Making the Grade: Passes/Fails from the UFC’s two-for weekend

Cub Swanson might have earned a title shot by beating Jeremy Stephens, Nate Marquardt saved his job by tapping out James Te Huna and Kelvin Gastelum continued his ascent at welterweight.

With two events this weekend, a boatload of stuff happened. You know all about who won and lost. We here at Haymaker prefer to go beyond that. This is what we took away from the cards in San Antonio and New Zealand.


Best entrance ever?

Maori warriors should be a staple of every UFC show in Australia or New Zealand.

Imagine if James Te Huna took the time he spent choreographing his entrances and put it toward training? We kid. Because the best thing about Te Huna is his entrances, no matter what he ends up doing in the UFC. The New Zealander already had arguably the best walkout of all time when he and his cornermen strutted toward the Octagon with dark shades and suits to the "Men in Black" theme in February 2013. They even had a little dance number thrown in.

Well, Te Huna topped himself Saturday morning in his home country. Ahead of him, native Maori warriors performed a Haka routine, which fired up the Kiwi crowd. Te Huna succumbed to a submission from Nate Marquardt in the first round, but who’s going to remember that? Everyone needs a niche and Te Huna’s is elaborate entrances. UFC, don’t you dare cut him.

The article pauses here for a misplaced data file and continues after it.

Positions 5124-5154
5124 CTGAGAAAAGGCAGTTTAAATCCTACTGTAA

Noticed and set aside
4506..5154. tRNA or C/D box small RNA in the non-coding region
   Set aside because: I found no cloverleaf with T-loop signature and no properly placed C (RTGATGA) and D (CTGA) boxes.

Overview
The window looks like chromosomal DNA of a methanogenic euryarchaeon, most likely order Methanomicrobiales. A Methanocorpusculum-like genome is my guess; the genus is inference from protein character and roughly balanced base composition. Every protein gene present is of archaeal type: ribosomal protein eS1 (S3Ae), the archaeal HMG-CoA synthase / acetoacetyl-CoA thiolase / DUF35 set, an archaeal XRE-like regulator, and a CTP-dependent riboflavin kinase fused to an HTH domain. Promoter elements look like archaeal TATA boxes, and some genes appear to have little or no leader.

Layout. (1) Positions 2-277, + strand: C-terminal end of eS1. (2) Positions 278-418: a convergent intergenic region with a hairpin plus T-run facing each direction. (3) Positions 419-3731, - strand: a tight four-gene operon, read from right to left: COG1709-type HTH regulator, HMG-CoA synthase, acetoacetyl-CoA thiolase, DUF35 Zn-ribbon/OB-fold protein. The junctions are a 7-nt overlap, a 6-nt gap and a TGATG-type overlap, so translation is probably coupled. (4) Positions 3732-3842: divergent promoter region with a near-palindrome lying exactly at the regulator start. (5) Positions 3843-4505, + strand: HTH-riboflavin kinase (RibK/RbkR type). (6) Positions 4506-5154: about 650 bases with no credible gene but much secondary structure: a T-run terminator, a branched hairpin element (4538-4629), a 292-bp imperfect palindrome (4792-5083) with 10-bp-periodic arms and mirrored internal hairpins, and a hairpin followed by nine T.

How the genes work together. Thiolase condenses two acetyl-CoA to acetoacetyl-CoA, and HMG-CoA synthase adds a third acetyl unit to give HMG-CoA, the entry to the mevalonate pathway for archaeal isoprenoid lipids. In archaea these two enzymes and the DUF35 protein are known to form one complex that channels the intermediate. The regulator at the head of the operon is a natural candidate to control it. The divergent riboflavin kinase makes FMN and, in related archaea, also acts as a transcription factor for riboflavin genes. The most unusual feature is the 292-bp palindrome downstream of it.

Feeling submissive

Finally, some submissions.

Everyone loves a good knockout. But submissions are becoming a lost art. Statistically, they are way down this year. Our own Mike Chiappetta wrote an outstanding story about the Art of Submissions earlier this month, so we won’t rehash any of that stuff here. This weekend, though, we were treated to a mini-tapout resurgence. And we thankfully don’t mean the t-shirt line.

In New Zealand, Nate Marquardt finished James Te Huna via armbar in the main event. Up until that point, there had been only two non-choke submissions in the UFC this year, which is an incredible statistic. Also on that card, Charles Oliveira locked in a beautiful guillotine choke on Hatsu Hioki, who had never been submitted before. Even more hopeful? Three prospects — Jake Matthews, Carlos Diego Ferreira and Ray Borg — all won by submission. Maybe the future is bright for the ground game after all.

Hall of an idea

Pat Miletich (right) is an original bad ass.

If Pat Miletich were a baseball player, he would be a no-doubt, sure-fire, first-ballot MLB Hall of Famer. In the UFC, things aren’t always that way. Getting your name on the mythical list of greats is sometimes political in nature and other times completely arbitrary. Kudos, though, to the organization for planning to honor Miletich this coming week in Las Vegas, as our own Damon Martin reported Saturday.